Clarity In Carolina

By Peter Cronin | Thursday, October 5, 2017 | No Comments

We paid our first-ever visit to Charleston, South Carolina for a family wedding this past weekend, and took the opportunity to soak up some of the history, the people, and the good food of this beautiful city.

Charleston offers a uniquely laid-back southern charm, and doesn’t shy away from its unsavory history as the center of the slave trade. We always try to visit one museum when we’re in a new place, so we walked through the palmetto-lined streets (dodging tourist-laden, horse-drawn carriages), to the Gibbes Museum of Art.

The Gibbes Museum explores the unique-and-evolving aesthetic tastes of Charleston and the American South through paintings, sculptures, miniature portraits, decorative art objects, and multi-media installations. Ranging from the Colonial period to the present, the work on display at the Gibbes Museum provides a clarity and perspective that no tour guide could match.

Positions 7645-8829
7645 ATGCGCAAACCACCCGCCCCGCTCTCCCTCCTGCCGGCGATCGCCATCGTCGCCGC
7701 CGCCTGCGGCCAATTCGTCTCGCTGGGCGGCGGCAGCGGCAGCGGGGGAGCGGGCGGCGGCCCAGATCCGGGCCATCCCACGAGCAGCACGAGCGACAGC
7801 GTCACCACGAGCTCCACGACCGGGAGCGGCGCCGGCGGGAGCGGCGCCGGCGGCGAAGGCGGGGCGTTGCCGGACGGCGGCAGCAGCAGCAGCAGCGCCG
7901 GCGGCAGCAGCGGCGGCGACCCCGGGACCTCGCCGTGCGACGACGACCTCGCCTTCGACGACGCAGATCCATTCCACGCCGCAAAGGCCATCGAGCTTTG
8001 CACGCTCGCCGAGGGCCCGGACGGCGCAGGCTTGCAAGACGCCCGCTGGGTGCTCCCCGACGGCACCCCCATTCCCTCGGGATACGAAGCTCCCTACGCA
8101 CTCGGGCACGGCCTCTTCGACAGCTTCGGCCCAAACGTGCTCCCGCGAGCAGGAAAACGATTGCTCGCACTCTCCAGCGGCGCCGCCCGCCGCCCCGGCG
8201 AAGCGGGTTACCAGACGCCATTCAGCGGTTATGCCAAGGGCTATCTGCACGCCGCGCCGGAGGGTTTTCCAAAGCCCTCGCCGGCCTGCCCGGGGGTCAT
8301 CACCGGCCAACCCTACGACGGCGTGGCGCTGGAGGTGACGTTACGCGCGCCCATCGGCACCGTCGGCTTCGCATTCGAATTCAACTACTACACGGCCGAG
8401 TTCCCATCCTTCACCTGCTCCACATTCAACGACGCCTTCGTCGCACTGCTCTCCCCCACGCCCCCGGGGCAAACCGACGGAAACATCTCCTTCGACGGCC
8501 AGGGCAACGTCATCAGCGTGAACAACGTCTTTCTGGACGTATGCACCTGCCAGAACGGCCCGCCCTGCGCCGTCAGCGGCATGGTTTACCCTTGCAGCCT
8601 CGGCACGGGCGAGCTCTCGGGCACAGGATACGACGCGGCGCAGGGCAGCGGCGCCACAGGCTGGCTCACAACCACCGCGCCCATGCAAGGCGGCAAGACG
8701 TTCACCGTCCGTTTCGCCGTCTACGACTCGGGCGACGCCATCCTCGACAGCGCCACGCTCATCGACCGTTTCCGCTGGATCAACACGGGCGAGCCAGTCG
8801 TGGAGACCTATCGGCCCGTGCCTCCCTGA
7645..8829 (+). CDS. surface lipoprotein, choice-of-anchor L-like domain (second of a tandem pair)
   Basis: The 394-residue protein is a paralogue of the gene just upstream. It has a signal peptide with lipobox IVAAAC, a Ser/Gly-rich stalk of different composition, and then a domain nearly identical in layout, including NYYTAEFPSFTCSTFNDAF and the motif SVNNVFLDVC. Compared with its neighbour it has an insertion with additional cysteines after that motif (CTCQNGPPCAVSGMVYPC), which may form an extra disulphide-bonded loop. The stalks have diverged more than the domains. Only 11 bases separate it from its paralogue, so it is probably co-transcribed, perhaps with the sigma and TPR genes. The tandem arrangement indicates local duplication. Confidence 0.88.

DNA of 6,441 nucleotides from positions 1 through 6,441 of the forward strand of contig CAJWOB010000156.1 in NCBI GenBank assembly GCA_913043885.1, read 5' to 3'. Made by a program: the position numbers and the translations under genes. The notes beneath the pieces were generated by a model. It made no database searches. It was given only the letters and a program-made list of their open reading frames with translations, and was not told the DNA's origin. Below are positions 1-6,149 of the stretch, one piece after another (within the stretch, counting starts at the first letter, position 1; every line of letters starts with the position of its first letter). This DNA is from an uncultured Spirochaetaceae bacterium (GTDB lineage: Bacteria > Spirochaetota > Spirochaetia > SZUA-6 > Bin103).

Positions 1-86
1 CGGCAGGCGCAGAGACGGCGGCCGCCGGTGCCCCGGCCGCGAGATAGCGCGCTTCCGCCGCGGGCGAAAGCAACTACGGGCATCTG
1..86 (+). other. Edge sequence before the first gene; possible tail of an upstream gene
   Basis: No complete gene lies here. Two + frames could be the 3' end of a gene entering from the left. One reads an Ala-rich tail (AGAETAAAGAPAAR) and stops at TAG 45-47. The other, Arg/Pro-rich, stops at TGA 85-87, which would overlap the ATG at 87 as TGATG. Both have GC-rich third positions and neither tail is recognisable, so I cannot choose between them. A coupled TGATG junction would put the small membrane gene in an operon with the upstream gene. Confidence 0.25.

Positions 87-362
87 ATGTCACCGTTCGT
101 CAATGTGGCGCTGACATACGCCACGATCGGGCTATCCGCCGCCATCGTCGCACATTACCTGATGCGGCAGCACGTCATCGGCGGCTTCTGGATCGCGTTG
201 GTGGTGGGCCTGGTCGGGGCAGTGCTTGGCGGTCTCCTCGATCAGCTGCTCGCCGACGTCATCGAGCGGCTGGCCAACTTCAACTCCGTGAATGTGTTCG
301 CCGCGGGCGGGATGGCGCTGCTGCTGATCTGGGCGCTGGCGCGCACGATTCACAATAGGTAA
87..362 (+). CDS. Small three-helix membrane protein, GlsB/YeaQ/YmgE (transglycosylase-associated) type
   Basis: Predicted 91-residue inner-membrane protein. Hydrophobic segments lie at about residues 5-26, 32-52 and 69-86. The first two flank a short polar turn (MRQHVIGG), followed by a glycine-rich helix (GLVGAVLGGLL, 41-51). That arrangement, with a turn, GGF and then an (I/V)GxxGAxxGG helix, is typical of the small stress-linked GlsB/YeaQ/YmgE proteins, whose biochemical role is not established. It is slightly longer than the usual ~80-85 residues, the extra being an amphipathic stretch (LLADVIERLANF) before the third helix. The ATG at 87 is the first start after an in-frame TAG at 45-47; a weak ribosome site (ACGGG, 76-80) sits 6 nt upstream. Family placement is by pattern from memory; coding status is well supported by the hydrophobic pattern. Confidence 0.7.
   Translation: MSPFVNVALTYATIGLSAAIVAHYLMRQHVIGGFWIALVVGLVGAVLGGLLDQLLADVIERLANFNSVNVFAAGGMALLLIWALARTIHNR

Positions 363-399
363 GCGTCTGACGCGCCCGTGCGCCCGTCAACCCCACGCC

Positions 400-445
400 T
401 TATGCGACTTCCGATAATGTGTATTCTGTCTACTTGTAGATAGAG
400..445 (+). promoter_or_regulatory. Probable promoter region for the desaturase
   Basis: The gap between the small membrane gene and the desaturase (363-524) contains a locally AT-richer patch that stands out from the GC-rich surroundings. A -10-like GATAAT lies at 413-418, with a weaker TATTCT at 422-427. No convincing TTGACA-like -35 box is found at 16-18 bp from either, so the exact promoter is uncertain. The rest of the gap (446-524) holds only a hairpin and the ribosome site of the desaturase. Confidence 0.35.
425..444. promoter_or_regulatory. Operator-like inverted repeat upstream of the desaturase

Back in 2013, studying the effects of school tours to museums, researchers Brian Kisida, Jay P. Greene, and Daniel H. Bowen found that “strong causal relationships do in fact exist between arts education and a range of desirable outcomes.” In other words, museums are good, especially for kids.

“Visiting an art museum exposes students to a diversity of ideas that challenge them with different perspectives on the human condition,” the researchers concluded. “Students demonstrated stronger critical thinking skills and displayed higher levels of social tolerance.”

All of the above is on display every day at the Gibbes Museum of Art. As we drove out of Charleston, we reflected on some great memories and one important lesson –art can play a crucial role in opening hearts and minds, and helping to heal old wounds.

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